How Do I Become a Tower Climber?

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  • Written By: Lori Kilchermann
  • Edited By: Lauren Fritsky
  • Last Modified Date: 31 March 2020
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In order for you to become a tower climber, you must posses more skills than a simple lack of fear. Working at heights is a major factor if you want to work as a tower climber, however, you must also be able to work with electronic components, repair and splice antenna wire and cables and diagnose problems with malfunctioning equipment. Most companies that employ tower climbers require a applicant to complete a tower climbing course. The classes can take from one to several days to complete and focus on not only climbing techniques, but safety procedures, including rescue methods for fellow stranded or injured climbers.

With the use of wireless electronic devises continuing to rise, the need for tower climbers is also on the increase. The task of climbing a very tall radio tower is not for everyone; however, if you wish to become a tower climber, there are some requirements which typically need to be met. Enrolling in and successfully completing an electronics course is a must. The reason for climbing most towers is to repair or install an electronic device of some kind. Having the basic knowledge of electronics is a skill that will often go far towards achieving your tower-climbing goal.


Physical conditioning is also a must if you really want to become a tower climber. Some towers require the climber to spend several hours simply climbing and descending the tower. If you are not in peak physical condition, you may be seen as a liability instead of a resource to a tower service and you could be passed over for a position. You should also attend, at the very least, a two-year college to demonstrate your mental abilities. Classes that will aid in deciphering blue prints and schematics may help to prove you are one of the most capable candidates applying to join a company as a tower climber.

You may want to ask to apprentice with a smaller cable or cell tower provider to get a small taste of tower climbing prior to applying to a climbing school. This may go a long way towards verifying your ability to climb and work at heights to a prospective tower climbing employer. One of the most important things that you can do to assist in your goal to become a tower climber is to enroll in and complete a tower climbing course. These are often offered by the same companies that hire the tower climbers and maintain towers.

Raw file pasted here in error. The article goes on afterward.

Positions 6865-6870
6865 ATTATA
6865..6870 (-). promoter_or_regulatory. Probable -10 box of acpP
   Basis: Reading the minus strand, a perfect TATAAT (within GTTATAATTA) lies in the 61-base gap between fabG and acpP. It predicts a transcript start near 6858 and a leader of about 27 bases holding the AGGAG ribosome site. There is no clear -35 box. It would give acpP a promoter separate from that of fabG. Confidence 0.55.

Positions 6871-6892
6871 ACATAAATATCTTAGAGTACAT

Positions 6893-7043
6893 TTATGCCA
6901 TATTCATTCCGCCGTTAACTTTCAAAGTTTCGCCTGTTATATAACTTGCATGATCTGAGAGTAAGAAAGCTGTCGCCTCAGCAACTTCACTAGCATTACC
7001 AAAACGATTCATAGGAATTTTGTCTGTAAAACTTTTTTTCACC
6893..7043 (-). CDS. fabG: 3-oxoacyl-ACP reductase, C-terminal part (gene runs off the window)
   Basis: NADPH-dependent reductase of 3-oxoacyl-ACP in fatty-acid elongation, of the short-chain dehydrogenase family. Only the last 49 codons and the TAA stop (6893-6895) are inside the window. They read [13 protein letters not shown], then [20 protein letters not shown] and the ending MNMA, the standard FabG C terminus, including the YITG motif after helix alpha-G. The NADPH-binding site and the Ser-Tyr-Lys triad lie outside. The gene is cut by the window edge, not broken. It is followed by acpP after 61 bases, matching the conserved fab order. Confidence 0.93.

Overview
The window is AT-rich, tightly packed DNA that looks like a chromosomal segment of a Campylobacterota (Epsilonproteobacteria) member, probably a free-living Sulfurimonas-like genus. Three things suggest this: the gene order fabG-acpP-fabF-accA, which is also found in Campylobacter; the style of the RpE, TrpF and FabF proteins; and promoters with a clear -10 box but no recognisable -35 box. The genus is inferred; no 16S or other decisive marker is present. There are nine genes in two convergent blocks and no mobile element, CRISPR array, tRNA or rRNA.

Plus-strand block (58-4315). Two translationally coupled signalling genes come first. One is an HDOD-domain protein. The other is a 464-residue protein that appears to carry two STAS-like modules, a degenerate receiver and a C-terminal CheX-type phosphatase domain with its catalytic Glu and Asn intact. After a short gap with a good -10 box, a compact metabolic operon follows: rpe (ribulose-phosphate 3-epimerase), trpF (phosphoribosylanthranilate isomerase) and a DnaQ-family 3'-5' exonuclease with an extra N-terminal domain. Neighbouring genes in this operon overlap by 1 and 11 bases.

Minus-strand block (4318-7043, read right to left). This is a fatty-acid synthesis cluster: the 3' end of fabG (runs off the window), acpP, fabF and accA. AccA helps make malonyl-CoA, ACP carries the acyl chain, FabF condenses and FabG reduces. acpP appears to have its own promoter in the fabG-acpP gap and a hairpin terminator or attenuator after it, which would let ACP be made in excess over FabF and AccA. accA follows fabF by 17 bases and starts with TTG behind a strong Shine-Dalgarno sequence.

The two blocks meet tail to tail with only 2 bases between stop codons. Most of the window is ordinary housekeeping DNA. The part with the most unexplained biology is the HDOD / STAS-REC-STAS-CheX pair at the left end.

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Post 4

Nope, pay is crap, you are treated like crap and you don't have a life outside of towers. I do not recommend anybody joining the career industry.

Post 3

@pleonasm - I'm sure there have been a lot of studies done on this, and I've never heard that cancer rates go up in areas that have towers of any kind, whether for electricity or for cell phones.

And they've been all over the world for a while now, so you'd think someone would have noticed a pattern. It's possible that your friend's workplace simply happened to get a few people with cancer, or it might be that some other kind of environmental condition contributed to it. If I was really worried I'd look closely at the data surrounding actual tower climbers, since they would be the ones who were actually exposed the most.

Post 2

@Ana1234 - I actually quite like heights, but I would still never do this job. I know that they are generally considered to be safe, but I don't trust those pylons at all and I wouldn't want to work near them all day and every day.

I had a friend who worked for a company that was close to some of those towers and he told me that a really high percentage of his workmates have turned out to have cancer over the last few years. More than one of them has had brain cancer, in fact, as well as other kinds of cancer.

He doesn't know for sure, of course, but he told me he suspects it's largely to do with the pylons. I don't know if they wear protective gear or what up there, but I don't think I'd feel safe.

Post 1

I could never do this. I'm just way too afraid of heights. It seems like it would be a pretty good job as well, since you'd be working outside and still doing something pretty technical. I'll bet it pays a fair amount as well.

But I'd rather work in a supermarket or something with my feet on the ground, than make a living clambering into the air.

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